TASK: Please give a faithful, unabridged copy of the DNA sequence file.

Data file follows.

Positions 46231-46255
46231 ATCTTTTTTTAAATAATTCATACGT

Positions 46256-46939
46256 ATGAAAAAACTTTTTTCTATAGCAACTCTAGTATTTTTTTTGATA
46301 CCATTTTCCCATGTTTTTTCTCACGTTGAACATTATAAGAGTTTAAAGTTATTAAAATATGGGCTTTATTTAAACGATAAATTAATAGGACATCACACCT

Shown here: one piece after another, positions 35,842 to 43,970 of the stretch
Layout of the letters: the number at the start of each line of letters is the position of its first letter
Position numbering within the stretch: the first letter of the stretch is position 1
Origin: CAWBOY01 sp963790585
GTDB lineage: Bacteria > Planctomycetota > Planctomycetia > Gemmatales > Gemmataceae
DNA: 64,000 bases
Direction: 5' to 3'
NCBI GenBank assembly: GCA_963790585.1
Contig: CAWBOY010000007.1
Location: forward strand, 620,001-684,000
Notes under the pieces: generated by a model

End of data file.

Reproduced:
Positions 46231-46255
46231 ATCTTTTTTTAAATAATTCATACGT

Positions 46256-46939
46256 ATGAAAAAACTTTTTTCTATAGCAACTCTAGTATTTTTTTTGATA
46301 CCATTTTCCCATGTTTTTTCTCACGTTGAACATTATAAGAGTTTAAAGTTATTAAAATATGGGCTTTATTTAAACGATAAATTAATAGGACATCACACCT

Shown here: one piece after another, positions 35,842 to 43,970 of the stretch
Layout of the letters: the number at the start of each line of letters is the position of its first letter
Position numbering within the stretch: the first letter of the stretch is position 1
Origin: CAWBOY01 sp963790585
GTDB lineage: Bacteria > Planctomycetota > Planctomycetia > Gemmatales > Gemmataceae
DNA: 64,000 bases
Direction: 5' to 3'
NCBI GenBank assembly: GCA_963790585.1
Contig: CAWBOY010000007.1
Location: forward strand, 620,001-684,000
Notes under the pieces: generated by a model